I remember it being a very large ship with many levels and we had time to explore and discover it was a complete city with repair shops able to fix anything, food preparation areas, mess halls, and even shops - ship stores where you could buy duty free items. We were housed up forward, about as far forward as you could go, just behind the anchor chain lockers.

The rest of the day was spent recording the coordinated hustle and bustle on deck as the jets were launched off to head for inland bases and then mingling with the excited crew the night before they were to dock and see their loved ones after being away about 6 months.

I felt some of their excitement as we steamed into San Diego harbor and I snapped pictures of the sailors scampering around and their patient families waiting on the dock as the gangplanks were slowly moved into place. What a happy reunion!

A young pilot named McCain was launched from the Big O, shot out of the sky and held captive in Vietnam for more than 5 years. I worked with his younger brother who was a reporter at the Union-Tribune for a brief time.

When I came back to Charleston about 12 years ago, I went out to Patriot's Point and toured the USS Yorktown and saw an exhibit that mentioned the Oriskany had been decommissioned. That saddened me. I knew that in 1966, a few years after my first-and-only-landing, she had suffered a fire and lost a lot of sailors. A few days ago I chanced upon an article that stated she was going to be towed out to become a reef off Florida. Now I have seen photos of her last 37 minutes. She was designed to stay afloat and it took special placement of charges to change that. I wanted to share this with you. After all, Charleston is a Navy town.

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Monday, May 22, 2006

Old photos of the Old Cooper River bridge..

Now that the last of the Grace bridge has been blasted down, I would like to share some photos from the Boyd family album taken when the Grace was going up. My grandmother was into the Charleston hospitality industry early on. She was f&b at the Charleston Country Club in the early 1920s, ran a boarding house in the late 20s and was head of a Navy Yard canteen (kitchen/messhall) during WWII. Her boarding house on Meeting Street was home to several steel workers on the 2-lane Grace bridge as well as a supervisor. Since he was a guy in charge, he took my grandmother up onto the bridge in the middle of construction. It's 1928 and no hard hat for Granny. There she was in her stylish cloche hat, dusty patent leather shoes and a prim purse next to the tracks used to haul steel up the span. He also gave her several photographs that I shared with the Post and Courier when it was doing a 75th anniversary issue about the bridge. The Boyd bridge connection continued in 1946 when my dad, her son, worked on the Bailey Bridge to reconnect the Grace when the span was knocked out. Finally, during a visit in 1964, I was able to balance a camera and snap a picture while driving over the Grace in heavy 2-way traffic as I had done many times while growing up in Charleston. (Many times driving over the bridge, not many times taking pictures.) I survived that crossing. Yes, I do have a LARGE piece of the Grace on display in my home.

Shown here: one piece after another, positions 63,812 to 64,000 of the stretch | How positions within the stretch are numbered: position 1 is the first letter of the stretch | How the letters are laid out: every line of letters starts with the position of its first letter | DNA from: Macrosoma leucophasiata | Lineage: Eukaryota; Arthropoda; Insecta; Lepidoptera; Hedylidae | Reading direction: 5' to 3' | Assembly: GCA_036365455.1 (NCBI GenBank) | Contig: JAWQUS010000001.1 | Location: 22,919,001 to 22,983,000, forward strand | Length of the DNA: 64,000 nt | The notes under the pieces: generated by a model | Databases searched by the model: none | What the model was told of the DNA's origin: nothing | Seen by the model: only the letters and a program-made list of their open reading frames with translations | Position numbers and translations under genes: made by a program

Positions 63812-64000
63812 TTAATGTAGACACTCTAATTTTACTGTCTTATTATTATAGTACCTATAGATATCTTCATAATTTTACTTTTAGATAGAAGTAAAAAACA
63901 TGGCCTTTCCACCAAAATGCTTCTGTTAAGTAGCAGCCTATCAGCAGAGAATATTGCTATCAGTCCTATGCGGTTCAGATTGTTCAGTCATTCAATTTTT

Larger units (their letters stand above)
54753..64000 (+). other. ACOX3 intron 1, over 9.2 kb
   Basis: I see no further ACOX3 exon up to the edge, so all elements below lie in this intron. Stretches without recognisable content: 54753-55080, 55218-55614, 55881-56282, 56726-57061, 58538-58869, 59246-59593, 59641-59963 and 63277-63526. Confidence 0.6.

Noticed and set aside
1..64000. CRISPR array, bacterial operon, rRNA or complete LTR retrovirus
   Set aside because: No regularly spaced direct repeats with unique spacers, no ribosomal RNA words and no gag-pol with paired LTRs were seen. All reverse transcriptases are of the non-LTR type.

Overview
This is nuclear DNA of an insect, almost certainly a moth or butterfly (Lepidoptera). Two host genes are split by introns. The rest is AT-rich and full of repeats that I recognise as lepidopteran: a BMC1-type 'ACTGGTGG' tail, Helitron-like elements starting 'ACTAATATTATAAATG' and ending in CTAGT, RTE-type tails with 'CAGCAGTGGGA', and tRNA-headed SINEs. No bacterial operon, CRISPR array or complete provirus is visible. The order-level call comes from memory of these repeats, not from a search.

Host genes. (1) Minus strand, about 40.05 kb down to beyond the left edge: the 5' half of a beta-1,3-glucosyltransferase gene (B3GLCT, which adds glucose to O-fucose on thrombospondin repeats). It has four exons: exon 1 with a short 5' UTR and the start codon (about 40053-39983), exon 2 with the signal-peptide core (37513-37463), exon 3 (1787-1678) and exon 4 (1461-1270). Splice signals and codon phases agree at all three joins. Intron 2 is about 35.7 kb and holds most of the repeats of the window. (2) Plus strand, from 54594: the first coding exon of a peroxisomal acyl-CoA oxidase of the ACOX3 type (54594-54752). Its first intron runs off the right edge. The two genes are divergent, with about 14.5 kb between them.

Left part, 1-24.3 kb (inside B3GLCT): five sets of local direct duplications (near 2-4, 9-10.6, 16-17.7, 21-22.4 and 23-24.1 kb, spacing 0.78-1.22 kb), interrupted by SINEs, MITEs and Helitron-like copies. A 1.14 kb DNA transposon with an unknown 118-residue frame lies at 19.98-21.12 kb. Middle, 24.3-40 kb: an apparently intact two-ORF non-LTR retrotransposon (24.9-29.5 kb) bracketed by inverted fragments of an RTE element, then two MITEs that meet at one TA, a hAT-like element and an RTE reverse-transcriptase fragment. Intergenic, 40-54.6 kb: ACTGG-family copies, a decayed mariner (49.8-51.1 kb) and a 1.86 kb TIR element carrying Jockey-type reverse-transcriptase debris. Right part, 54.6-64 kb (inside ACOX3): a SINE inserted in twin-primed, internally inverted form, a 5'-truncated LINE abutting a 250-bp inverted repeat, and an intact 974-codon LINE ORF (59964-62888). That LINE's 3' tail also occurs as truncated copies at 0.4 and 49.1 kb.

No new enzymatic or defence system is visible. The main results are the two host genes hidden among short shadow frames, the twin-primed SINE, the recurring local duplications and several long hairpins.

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Sunday, May 14, 2006

USMC : Photography = College Scholarship

Being a Marine Corps photog paid off big time! Toting around a camera during my military "career" for 4 years enabled me to be the first in the family to attend college.

In 1959 I had flown to MCRD in San Diego for a week with the Camp Lejeune, N.C. Marine varsity football team. I traveled as the team photographer, NOT as a player! The late 1950s were peaceful and many very good college athletes had enlisted as reservists meaning there were lots of young, talented players in the various services then. And rivalries developed.

As my East Coast team prepared to play against the Marine Corps Recruit Depot varsity team, they had to practice each day but I was free to roam around this pretty, laid-back southern California town that was similar to my seaside Charleston.

Eventually I looked up a priest who had taught me in high school and now was a History Professor at the young (11-year old) Catholic university. He introduced me to some of the senior faculty and he suggested that since they had no photographer maybe I would be a good candidate. I was experienced, had my own equipment, was now very interested in starting college and was about to end my enlistment in the Corps.